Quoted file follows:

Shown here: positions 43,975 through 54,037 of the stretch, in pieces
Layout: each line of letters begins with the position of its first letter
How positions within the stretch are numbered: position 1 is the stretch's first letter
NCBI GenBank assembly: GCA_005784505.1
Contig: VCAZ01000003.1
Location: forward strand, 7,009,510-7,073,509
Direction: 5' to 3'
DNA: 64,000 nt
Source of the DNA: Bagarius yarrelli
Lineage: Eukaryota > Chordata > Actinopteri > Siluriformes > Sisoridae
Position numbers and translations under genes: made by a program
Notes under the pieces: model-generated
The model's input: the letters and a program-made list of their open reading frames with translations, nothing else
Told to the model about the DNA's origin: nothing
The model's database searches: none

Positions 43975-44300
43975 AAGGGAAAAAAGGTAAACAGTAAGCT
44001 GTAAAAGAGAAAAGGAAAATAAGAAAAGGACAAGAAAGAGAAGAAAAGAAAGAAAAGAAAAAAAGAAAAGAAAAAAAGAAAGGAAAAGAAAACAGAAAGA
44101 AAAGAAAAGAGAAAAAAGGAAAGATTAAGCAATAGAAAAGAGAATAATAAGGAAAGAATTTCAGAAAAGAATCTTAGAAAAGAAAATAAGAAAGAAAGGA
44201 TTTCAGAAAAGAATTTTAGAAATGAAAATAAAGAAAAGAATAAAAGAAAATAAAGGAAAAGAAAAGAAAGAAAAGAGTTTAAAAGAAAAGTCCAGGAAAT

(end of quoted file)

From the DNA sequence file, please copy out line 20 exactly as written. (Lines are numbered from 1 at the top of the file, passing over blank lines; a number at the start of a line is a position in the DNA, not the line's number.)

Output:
44201 TTTCAGAAAAGAATTTTAGAAATGAAAATAAAGAAAAGAATAAAAGAAAATAAAGGAAAAGAAAAGAAAGAAAAGAGTTTAAAAGAAAAGTCCAGGAAAT